|Real Estate Information|
Should Sellers Order a Pre-sale Home Inspection?
One of the main reasons home sale transactions fall apart is inspections. This happens when something unanticipated is discovered during the buyers' inspections of the property, and the buyers and sellers can't agree on a remedy.
For example, the sale of a four-year-old, multi-million dollar property in Northern San Diego County recently fell apart because of an inspection. A team of inspectors were brought in by the buyer to report on the property's condition. The roof inspector said that the roof needed $450,000 worth of work. Not surprisingly, the buyer immediately backed out of the deal.
The sellers are suing the roofer who inspected the roof. Other roofing experts agreed that the roof had some problems; it had been improperly installed. However, their repair estimates were all a fraction of the "deal-killing" bid. The judge might grant the sellers a judgment against the roof inspector. But, this will provide little satisfaction because the sellers are still searching for another buyer.
Would the sellers have been better off ordering a home inspection before they marketed their home for sale? Undoubtedly, they would have. (A home inspection is a comprehensive inspection of the home and all its major systems and components.) The seller's inspector would have called attention to problems with the roof. The sellers could have consulted roofers before marketing their home to get estimates for repairs. Then, they could have marketed the home, disclosing that the roof needed work, along with the repair estimates. Or, they could have had the repair work done before the house was listed for sale.
There's a lot of psychology involved in a home sale. Buyers who are aware of a problem up-front can process this information before making an offer. They can factor the cost into their bid, or ask the sellers to take care of the problem. Buyers often have mixed feelings of excitement and trepidation when they enter into an agreement to buy a home. The impact of an unexpected "bad" report can destroy their excitement and enhance their fear to the point that they want nothing to do with the property.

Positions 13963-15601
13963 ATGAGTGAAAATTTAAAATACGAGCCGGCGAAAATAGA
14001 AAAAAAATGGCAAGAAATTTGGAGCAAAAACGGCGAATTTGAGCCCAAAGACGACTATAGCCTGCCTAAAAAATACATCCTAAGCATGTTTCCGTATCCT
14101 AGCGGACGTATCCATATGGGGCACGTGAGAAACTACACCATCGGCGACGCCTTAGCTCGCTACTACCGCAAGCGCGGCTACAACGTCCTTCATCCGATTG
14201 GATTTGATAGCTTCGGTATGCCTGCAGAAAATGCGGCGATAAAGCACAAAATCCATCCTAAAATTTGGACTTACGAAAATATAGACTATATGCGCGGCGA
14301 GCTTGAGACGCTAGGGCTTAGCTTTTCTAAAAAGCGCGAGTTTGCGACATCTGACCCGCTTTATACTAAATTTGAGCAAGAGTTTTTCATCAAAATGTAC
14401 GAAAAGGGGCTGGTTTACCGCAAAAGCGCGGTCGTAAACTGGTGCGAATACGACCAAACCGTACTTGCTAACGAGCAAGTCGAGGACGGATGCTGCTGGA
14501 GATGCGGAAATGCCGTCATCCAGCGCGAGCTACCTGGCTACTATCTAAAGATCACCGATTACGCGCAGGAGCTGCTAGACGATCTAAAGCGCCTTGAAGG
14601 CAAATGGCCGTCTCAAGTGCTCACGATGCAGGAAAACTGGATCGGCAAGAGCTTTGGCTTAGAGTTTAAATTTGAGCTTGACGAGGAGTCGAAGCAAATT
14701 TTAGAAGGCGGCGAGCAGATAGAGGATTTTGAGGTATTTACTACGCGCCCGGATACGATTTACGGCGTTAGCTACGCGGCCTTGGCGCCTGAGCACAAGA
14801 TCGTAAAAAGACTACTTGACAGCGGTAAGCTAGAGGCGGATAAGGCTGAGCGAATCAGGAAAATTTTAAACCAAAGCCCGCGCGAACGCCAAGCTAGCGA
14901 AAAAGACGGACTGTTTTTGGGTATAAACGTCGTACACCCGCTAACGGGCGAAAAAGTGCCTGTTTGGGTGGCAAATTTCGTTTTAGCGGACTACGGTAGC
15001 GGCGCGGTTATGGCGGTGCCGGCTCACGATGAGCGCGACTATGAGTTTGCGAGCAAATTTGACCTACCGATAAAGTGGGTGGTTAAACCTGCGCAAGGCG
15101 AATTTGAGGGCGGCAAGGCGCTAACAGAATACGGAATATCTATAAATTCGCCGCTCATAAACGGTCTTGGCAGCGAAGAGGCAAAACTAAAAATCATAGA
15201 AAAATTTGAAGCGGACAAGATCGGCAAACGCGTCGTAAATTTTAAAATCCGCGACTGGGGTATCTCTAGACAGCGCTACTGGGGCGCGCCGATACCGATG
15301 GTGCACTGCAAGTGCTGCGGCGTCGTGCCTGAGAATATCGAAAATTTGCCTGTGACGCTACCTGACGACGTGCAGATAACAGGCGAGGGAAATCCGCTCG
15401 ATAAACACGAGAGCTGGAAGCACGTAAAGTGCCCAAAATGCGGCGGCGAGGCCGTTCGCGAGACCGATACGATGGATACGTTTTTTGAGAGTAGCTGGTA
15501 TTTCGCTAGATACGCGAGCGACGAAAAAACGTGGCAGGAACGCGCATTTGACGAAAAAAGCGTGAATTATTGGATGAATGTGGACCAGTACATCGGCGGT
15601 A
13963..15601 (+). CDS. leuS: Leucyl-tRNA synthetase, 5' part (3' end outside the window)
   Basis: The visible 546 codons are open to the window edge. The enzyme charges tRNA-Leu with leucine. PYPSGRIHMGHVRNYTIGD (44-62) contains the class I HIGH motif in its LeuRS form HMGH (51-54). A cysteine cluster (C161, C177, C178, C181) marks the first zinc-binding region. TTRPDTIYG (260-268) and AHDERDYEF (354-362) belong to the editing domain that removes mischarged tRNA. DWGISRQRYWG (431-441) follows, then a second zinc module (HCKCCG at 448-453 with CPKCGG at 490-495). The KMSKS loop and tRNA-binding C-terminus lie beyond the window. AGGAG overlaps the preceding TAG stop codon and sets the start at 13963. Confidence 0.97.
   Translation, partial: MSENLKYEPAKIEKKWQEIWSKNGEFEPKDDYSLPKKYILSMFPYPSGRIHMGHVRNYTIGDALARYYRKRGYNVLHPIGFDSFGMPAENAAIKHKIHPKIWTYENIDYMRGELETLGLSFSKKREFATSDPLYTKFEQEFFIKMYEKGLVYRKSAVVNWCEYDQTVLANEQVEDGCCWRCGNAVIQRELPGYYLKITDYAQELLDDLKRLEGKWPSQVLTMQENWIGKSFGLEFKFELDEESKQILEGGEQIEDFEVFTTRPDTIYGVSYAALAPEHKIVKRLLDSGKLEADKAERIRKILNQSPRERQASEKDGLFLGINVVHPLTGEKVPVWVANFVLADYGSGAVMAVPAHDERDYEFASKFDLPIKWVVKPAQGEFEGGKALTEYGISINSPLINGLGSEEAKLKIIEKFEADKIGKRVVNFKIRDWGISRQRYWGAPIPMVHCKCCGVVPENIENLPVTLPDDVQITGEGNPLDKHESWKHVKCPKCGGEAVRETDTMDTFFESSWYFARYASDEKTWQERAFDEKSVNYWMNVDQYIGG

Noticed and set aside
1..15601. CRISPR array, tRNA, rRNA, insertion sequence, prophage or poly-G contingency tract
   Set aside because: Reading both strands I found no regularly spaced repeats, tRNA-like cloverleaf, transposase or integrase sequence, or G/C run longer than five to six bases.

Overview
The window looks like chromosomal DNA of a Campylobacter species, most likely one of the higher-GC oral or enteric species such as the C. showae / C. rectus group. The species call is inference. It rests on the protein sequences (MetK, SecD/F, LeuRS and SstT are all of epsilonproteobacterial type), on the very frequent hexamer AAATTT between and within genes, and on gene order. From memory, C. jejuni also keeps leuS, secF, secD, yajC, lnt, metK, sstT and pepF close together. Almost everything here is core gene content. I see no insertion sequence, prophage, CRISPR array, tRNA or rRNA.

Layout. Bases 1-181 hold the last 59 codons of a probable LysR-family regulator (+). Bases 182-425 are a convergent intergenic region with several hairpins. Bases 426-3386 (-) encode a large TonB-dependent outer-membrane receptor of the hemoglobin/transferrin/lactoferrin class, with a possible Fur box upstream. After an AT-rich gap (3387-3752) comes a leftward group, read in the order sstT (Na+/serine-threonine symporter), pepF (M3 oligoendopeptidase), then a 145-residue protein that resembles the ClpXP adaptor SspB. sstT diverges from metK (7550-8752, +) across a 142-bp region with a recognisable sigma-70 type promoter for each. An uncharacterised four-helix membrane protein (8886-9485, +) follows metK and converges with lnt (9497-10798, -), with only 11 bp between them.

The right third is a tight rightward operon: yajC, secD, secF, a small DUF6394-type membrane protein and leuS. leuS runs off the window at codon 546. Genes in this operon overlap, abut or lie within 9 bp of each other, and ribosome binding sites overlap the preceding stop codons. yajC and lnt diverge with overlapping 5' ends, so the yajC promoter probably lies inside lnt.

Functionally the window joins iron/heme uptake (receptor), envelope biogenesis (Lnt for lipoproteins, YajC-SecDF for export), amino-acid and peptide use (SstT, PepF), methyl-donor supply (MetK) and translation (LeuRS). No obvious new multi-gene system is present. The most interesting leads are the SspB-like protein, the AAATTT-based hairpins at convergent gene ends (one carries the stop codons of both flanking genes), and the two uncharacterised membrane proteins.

First-Time Tip: Sellers who decide that a pre-sale home inspection is the way to go should ask their agent for the names of several home inspectors who are well-known and respected in the local real estate community. Interview these inspectors until you find one who you think will give you a thorough and accurate inspection. For example, if you are selling an older home, use an inspector who has a lot of experience inspecting older homes.
Most states, except Texas, don't license home inspectors. Make sure that the inspector you use is a member of ASHI (American Society of Home Inspectors), or a similar trade organization. ASHI has strict membership criteria, based on experience. Your home inspector should be a licensed contractor, engineer, or architect.
One reason for using an inspector who has a good local reputation, and name recognition, is that you want the buyers, and their agent, to feel comfortable with your inspector. This will add credibility to your report. Your agent should make the report available to buyers to review before they make an offer.
Make sure that your home inspector will agree to return to the property with the buyers to review the inspection report with them. Also, encourage the buyers to have their own inspector look at the property.
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